JEFFERSON CITY, Mo. (KMOX) – The Missouri House approved legislation to add an amendment to the state Constitution to put a cap on future state spending on Thursday.
Rep. Eric Burlison, R-Springfield, sponsored the constitutional amendment, which was the first bill passed by the House this legislative session.
If the measure is approved by the voters, later this year, there would be a cap of annual spending increases at 1.5 percent of the collected revenue from the previous year. This would be in addition to adjustments made by changes in inflation and the population, which one analyst estimates could be as much as 7 percent.
At the House Budget Committee hearing last week former House Budget Committee Chair Rep. Allen Icet, R-St. Louis County, traveled back to the Capital to support the bill, to explain why the bill would help with the booms and busts that have become common in the state budget.
“When the state of Missouri has good years from a revenue standpoint that there is a limitation put in place so that the General Assembly simply cannot spend every dime knowing full well if nothing else that is simply not sustainable,” Icet said.
The vote was almost down party lines with Republicans unanimously supporting the measure with the help of one Democrat, Rep. Chris Kelly, D-Columbia. Kelly, the longest tenured member of the Missouri House, is on the House Budget Committee and was supporting the bill’s passage.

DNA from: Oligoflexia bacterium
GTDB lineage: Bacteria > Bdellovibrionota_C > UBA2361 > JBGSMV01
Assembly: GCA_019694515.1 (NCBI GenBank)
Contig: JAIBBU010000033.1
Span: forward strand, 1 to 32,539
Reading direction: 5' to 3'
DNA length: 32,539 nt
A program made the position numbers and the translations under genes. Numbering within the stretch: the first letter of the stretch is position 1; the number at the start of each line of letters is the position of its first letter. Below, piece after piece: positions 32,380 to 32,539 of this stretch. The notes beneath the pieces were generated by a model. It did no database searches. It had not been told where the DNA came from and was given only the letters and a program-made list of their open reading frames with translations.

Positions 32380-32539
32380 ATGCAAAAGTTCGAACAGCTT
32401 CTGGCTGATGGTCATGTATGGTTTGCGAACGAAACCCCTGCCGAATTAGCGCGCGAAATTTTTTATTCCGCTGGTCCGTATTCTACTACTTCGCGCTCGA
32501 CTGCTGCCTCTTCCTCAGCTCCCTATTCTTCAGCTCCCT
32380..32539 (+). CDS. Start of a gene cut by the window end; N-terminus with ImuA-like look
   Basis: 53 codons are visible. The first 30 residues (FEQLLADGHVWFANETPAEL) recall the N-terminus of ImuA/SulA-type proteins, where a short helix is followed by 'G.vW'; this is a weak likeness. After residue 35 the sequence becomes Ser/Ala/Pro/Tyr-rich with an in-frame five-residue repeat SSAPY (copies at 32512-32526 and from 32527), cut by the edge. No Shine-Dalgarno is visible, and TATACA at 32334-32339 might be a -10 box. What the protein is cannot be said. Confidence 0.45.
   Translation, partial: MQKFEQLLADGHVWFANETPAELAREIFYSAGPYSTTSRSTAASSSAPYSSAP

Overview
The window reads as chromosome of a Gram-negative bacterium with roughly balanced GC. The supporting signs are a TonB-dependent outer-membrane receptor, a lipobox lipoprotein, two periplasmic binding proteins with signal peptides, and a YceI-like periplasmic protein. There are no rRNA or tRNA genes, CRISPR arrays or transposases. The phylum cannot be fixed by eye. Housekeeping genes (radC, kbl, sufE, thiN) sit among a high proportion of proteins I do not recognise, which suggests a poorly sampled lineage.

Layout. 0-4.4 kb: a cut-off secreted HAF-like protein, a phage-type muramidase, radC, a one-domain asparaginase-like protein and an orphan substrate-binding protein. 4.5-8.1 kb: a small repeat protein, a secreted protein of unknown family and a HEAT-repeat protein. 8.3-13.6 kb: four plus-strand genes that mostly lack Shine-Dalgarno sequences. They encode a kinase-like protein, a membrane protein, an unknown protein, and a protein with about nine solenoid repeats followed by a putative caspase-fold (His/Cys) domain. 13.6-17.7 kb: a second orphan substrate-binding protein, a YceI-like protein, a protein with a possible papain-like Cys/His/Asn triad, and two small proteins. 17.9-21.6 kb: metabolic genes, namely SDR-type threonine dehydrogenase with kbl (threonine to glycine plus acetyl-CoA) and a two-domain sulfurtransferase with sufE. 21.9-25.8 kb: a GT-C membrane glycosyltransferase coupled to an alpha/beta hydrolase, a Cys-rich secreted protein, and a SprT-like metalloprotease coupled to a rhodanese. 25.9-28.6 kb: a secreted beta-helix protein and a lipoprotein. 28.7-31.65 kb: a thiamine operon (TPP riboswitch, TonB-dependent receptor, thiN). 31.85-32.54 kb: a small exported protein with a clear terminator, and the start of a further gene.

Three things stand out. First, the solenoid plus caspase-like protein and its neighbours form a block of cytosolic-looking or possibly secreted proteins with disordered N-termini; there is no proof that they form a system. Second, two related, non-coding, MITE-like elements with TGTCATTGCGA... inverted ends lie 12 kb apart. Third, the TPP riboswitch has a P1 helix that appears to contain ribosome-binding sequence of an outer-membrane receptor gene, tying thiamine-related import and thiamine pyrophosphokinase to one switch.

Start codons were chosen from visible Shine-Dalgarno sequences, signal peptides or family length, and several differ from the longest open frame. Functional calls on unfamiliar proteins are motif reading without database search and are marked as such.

“I don’t think there is any question that we’ll see growth. It will be slower, but much more consistent,” Kelly said.
Opponents of the bill spoke out saying the caps were unnecessary and could potentially hurt revenue growth in the long term.
Those opponents included Kelly’s fellow Democratic representative from Columbia, Rep. Mary Still D-Columbia.
“This will handcuff higher education for the future,” Still said.
House Budget Committee Chairman Rep. Ryan Silvey, R-Kansas City, voiced his opinion using social media. On his Twitter account, during debate on the bill, he posted, “It gets old hearing false arguments from opponents of a bill because it’s easier than actually reading the bill or a better sound bite.”
Rep. Jeanette Oxford, D-St. Louis City, added “Let’s not constantly amend the Constitution to try to solve future problems, but instead elect good people to make good decisions about the future, when the future gets here.”
The bill passed 105 – 54 and the issue now moves to the Senate and as of the bill’s passage through the House, no Senator had been identified as the Senate handler.
If the Senate passes the bill, Missouri voters would see the issue on the 2012 ballot.
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